The full spectrum of tiger moths and harlequin bugs

We are part of a team that successfully secured an ARC Discovery project starting in 2019 which aims to account for variation in warning signals. The team is lead by Marie Herberstein (Macquarie Uni) and includes Nathan Hart (Macquarie Uni), Hannah Rowland (Max Planck), and Johanna Mappes (Uni of Jyvaskyla) and Kate!

Here is our 100 word summary:

Warning colours protect toxic prey from predators who learn to associate the colours with an unpleasant taste. Theoretically, warning colours should not vary, but in nature we find appreciable and unexplained variation. This presents a fundamental and unresolved biological problem - why do warning colours vary? This project will address this significant biological question by investigating how local environmental factors and predator communities affect warning colour expression across the Australian landscape. The project will utilise Australia's excellent environmental and biodiversity informatics infrastructure to inform the public and decision makers about the adaptability of animals to environmental change such as predator loss.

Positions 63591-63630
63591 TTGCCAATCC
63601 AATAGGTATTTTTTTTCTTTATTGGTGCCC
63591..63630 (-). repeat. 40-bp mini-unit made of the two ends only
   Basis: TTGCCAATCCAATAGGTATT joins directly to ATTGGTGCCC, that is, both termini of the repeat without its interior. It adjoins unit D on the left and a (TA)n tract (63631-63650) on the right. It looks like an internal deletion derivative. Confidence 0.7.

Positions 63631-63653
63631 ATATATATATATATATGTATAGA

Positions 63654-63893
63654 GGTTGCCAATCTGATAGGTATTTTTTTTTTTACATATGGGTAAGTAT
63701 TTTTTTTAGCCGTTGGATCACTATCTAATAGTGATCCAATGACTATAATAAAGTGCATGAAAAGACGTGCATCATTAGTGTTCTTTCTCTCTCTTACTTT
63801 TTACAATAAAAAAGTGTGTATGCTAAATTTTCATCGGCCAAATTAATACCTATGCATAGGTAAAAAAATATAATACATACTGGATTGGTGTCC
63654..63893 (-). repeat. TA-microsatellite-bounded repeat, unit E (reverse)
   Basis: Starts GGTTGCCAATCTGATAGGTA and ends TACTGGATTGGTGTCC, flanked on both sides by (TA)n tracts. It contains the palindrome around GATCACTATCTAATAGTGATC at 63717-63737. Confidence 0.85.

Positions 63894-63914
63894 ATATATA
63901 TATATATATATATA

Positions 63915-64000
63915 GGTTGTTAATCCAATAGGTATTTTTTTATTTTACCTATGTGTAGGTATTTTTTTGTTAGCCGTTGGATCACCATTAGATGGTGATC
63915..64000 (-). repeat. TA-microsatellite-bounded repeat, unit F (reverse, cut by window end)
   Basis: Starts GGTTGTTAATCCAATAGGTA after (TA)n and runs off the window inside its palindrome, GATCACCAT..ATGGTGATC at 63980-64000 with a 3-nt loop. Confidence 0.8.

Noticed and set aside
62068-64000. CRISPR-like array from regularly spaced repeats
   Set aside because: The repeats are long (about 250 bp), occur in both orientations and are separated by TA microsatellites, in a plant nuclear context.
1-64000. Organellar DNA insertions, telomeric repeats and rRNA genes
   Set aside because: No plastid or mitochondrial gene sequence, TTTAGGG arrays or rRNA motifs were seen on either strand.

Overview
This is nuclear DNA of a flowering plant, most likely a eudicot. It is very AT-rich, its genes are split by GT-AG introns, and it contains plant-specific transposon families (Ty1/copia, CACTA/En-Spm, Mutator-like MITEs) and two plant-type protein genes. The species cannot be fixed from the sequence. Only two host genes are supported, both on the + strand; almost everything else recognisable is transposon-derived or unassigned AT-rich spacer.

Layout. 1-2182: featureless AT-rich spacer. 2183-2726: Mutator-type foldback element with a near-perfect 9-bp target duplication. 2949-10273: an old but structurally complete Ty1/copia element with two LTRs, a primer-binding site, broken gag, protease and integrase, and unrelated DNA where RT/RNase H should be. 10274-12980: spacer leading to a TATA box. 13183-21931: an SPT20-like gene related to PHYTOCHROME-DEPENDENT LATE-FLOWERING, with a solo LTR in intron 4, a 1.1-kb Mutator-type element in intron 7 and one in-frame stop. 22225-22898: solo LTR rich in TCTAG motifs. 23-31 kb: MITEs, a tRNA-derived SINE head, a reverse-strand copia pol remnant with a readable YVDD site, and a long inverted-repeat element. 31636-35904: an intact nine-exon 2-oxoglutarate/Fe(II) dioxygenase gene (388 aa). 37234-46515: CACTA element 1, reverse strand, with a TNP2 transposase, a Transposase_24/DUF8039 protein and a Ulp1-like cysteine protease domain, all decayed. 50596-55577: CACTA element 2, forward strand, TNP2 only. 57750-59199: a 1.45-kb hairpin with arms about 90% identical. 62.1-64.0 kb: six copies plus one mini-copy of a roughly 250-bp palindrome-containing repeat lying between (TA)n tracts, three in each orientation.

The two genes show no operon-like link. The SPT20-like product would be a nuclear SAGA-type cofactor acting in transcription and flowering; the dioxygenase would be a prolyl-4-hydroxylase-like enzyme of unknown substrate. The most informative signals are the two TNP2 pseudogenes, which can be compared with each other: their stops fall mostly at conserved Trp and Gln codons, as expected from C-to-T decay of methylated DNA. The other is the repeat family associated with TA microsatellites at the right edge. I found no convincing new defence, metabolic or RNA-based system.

Harlequin bug,  Tectocoris diophthalmus  (left), tiger moth,  Amata annulata  (right).  Images from: Flickr.com and brisbaneinsects.com

Harlequin bug, Tectocoris diophthalmus (left), tiger moth, Amata annulata (right).

Images from: Flickr.com and brisbaneinsects.com